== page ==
The Strange Cruelty of Peanuts.

 

good-grief-charlie-brown1

I went to see an NYU production of You’re A Good Man, Charlie Brown last night, and I want to say first that I very much enjoyed the production itself – in particular, the acting.  But watching the play also reminded me of what has always made me uncomfortable about Peanuts, namely that the strip is based entirely upon laughing at the sadness and failures of small children.  Consider this monologue of Charlie Brown’s, from the musical:

I think lunchtime is about the worst time of the day for me. Always having to sit here alone. Of course, sometimes mornings aren’t so pleasant, either – waking up and wondering if anyone would really miss me if I never got out of bed. Then there’s the night, too – lying there and thinking about all the stupid things I’ve done during the day. And all those hours in between – when I do all those stupid things. Well, lunchtime is among the worst times of the day for me.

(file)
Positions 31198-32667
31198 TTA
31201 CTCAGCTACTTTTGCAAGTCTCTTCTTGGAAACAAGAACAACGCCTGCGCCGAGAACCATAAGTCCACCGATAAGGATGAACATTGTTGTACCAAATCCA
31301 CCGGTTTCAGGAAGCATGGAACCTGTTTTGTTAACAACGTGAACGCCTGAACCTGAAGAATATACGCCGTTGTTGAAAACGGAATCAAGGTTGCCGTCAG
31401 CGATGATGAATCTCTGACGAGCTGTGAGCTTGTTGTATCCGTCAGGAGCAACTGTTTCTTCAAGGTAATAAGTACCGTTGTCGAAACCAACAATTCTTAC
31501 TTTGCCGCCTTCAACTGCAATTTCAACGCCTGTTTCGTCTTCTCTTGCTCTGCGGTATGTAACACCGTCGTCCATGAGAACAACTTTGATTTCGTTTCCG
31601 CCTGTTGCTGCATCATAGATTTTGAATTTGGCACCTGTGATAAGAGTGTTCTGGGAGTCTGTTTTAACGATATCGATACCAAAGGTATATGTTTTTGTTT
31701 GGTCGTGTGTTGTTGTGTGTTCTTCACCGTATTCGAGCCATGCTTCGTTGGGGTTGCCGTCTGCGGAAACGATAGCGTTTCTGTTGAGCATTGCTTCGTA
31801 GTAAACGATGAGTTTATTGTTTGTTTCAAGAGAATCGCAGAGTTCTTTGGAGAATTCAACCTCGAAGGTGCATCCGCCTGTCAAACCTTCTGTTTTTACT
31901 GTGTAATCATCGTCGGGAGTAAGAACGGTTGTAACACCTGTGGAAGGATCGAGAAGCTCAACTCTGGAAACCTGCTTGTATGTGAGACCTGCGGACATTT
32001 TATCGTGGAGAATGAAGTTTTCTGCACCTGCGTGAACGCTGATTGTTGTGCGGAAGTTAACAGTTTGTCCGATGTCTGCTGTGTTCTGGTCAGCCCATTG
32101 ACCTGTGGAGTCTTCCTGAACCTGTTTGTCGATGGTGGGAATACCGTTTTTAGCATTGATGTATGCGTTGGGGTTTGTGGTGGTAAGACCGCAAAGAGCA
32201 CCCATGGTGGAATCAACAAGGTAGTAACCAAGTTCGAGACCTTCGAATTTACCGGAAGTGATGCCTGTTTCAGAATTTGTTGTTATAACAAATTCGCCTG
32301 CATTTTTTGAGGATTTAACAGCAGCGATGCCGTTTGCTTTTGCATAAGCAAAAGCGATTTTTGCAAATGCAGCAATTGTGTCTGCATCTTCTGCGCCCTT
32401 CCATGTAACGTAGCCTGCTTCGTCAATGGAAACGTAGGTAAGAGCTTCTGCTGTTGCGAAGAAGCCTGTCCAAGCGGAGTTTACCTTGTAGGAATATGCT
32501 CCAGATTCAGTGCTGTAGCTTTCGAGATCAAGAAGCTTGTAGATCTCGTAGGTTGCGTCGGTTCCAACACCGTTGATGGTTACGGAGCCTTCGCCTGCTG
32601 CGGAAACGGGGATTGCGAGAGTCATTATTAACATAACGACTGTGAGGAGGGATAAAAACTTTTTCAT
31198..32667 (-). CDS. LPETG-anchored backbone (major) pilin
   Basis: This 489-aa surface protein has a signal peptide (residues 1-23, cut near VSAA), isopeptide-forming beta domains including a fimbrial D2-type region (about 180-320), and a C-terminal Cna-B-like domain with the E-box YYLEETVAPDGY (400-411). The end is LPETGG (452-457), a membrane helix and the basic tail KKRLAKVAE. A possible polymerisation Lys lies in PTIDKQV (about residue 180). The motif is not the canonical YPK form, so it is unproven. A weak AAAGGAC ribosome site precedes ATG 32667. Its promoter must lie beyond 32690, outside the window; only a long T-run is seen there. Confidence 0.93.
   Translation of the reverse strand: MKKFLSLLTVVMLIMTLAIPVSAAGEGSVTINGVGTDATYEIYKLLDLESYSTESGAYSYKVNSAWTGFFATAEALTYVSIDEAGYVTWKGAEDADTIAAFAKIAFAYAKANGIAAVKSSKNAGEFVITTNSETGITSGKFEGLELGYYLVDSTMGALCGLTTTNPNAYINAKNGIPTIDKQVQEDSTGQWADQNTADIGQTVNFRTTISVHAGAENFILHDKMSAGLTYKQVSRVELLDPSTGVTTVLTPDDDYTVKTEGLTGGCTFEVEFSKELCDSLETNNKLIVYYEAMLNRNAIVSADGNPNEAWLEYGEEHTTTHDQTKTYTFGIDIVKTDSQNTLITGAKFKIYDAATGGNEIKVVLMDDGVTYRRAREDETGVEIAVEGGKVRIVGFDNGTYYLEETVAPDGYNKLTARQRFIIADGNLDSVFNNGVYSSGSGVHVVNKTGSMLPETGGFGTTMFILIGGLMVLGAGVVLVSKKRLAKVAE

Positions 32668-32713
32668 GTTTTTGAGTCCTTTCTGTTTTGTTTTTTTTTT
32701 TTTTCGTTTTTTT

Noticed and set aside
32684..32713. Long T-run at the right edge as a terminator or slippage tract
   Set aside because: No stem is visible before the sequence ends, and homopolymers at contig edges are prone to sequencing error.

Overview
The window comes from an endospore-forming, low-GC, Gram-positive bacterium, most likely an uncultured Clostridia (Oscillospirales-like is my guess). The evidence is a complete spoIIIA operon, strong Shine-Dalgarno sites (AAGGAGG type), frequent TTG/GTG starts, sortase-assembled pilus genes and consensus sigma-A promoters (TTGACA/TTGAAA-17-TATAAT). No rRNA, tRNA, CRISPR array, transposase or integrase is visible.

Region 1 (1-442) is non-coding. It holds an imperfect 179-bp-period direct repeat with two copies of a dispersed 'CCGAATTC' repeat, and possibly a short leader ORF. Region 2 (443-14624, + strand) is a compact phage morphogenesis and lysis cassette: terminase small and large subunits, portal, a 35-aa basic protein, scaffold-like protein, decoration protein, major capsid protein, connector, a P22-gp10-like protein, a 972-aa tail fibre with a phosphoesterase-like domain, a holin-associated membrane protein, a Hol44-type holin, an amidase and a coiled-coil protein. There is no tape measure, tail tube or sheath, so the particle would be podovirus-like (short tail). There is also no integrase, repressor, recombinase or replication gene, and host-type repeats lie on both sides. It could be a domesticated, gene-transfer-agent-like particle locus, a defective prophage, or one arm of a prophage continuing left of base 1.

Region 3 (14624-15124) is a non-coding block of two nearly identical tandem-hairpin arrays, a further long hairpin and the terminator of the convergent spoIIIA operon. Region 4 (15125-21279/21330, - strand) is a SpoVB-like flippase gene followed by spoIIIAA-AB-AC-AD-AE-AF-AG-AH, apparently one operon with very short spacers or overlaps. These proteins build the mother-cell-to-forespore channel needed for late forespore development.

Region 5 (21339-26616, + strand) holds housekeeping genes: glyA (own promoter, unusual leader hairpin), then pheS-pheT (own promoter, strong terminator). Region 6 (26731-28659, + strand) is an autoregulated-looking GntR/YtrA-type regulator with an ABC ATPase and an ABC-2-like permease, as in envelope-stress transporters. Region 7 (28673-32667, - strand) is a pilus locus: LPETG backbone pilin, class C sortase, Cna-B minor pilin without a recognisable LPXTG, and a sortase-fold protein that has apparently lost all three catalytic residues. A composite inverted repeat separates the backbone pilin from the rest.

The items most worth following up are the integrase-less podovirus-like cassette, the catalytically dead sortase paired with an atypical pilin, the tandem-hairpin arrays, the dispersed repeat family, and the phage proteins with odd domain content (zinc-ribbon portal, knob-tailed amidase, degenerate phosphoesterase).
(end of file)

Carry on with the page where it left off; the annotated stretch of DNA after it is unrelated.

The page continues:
Cue audience giggle.

Granted, You’re A Good Man wasn’t written by Charles Schultz, and I can’t remember anything from the comic strip that was quite that bleak.  But it’s not out of character for Charlie Brown, and indeed most of Schultz’s characters are defined by these sorts of negative traits.  Charlie Brown is a clinically-depressed failure; Lucy is a conniving, backstabbing bitch; Linus is an addict; Sally is a dumb blonde.  I don’t have a particular problem with having dark undertones in comic strips – it’s not like Calvin and Hobbes didn’t tackle stuff like death and depression from time to time – but I do think that our seeming unwillingness to acknowledge that there’s anything dark about Peanuts at all is a little strange.